writing from another someone not from where they are


​A friend asked me today about engaging in supportive activity in the context of a transgender group here in Sheffield. Firstly, I said, my son  doesn’t  attend anymore. And then somewhat secondly, I said that I don’t engage with those issues in an understanding, Softly Softly manner.  I understand it as rather like a wart or Beauty Spot,  something that expresses a deep feature of the social body. It’s something violent and expressive but not deliberate. it’s also not real. It doesn’t exist outside it’s generation. It is I suppose rather a Deleuzian type feature. A node. I’m not really a pacifist at heart. I respect transgender positioning but it’s something violent. It induces disgust or lust. But it’s not cuddly. The eventual moment, the anaesthetic, that is no piece of soft music. The idea the idea that it might be or could be is a profoundly fascist expression. The reason why we might eventually sterilise has the same rationale. Turn the music low, dim the lights, a sort of state organised never to be natural childbirth.



So, when in the past I asked some of my friends to let me record them telling stories I had in mind what we might call fairy stories, nursery stories. Something perhaps suitably rustic. When I went to sleep with them to record the stories comma because they were really keen on the idea. I explained that I wanted to has something to listen to, to help learn the language what’s the real name of it. Families were prepared and they started telling their stories. Understanding of the language was more limited at the time but even then I realised very quickly that’s what I was being told about was extremities of property back home. Some really almost obscene stories. I learnt the word football very quickly. I learnt the word for starving. I saw people mine acts with Knives.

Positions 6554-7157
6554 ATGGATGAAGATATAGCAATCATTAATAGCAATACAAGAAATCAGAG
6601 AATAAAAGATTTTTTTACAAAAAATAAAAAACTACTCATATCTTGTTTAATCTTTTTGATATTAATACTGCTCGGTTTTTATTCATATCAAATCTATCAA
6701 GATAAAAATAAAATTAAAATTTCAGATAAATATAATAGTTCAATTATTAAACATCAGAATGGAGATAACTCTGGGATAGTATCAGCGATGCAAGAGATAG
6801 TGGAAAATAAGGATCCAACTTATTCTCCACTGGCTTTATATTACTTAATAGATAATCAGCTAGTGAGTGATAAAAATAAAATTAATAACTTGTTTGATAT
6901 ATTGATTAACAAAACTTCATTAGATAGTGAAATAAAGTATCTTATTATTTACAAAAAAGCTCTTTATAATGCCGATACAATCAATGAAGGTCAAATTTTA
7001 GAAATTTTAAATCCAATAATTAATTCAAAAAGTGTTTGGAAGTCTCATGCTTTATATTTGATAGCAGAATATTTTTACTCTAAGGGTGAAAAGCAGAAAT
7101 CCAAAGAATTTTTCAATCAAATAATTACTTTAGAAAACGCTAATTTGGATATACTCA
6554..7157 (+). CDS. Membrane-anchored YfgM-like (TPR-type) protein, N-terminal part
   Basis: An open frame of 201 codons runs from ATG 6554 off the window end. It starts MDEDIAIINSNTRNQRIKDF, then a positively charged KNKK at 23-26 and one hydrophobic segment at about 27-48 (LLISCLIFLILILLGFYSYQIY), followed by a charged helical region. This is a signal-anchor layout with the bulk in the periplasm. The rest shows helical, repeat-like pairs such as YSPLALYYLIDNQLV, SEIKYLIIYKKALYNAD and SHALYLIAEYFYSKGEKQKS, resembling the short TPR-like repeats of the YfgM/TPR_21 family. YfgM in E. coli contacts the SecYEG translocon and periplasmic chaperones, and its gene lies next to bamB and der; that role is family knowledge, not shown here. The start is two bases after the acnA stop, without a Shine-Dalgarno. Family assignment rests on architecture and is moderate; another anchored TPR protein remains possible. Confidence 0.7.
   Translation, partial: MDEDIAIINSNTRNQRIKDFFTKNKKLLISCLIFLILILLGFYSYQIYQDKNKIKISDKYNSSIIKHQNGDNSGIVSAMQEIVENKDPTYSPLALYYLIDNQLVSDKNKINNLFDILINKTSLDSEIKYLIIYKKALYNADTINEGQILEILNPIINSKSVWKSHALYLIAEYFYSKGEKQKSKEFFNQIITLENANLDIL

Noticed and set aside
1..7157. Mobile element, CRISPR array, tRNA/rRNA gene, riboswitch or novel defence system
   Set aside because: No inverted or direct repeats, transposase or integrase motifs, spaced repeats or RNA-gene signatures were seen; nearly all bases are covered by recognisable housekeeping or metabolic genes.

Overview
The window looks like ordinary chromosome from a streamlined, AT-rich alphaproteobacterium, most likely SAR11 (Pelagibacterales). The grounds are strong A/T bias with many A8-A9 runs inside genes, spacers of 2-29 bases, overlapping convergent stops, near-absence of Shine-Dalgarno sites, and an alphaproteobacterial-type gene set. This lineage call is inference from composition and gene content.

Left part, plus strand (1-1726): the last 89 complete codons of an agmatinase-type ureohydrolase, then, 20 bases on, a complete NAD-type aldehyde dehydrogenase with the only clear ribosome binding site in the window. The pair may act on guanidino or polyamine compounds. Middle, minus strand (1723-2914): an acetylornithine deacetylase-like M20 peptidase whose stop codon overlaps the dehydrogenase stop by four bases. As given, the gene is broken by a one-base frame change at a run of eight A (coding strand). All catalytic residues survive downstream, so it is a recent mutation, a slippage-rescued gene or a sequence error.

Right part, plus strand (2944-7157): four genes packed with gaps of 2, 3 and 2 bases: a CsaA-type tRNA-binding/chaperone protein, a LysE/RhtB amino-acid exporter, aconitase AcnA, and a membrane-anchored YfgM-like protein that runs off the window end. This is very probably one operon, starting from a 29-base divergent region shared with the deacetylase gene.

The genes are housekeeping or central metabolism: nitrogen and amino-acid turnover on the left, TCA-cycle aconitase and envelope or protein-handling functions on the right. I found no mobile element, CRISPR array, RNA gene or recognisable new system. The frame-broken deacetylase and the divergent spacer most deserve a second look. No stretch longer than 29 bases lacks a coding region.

Then another x I hear more stories of being back home. Of Sunshine. Of Greenfields. Of being able to be yourself.

So I’m going to use that as the theme if I can. I’m going to speak to my friends over the weekend and I’ll get back to you full stop I think this could tell a complex story.

Anthropology of Arrogance

At the risk of being hoist by my own petard

One of my closest friends when I was at school was a boy called Fabio Leopardi. His father was an Italian ice cream maker of some small renown eventually supplying ice cream to Harrods. His mother the daughter of a Senegalese “Princess” and a French Colon.  He was a handsome boy who had been brought up knowing how to do things. He knew how to play the drums. He knew how to speak French and speak Italian. He knew how to cook food, how to eat. How to prepare ice cream. What to wear. How to dance. How to fight. Somehow he had a view of the way that everything should be done. And he’d express his views about the way things should be done regardless, within limits, of whether it was appropriate at the time not. He had a certain arrogance. A sense of certitude that he knew how things should be done.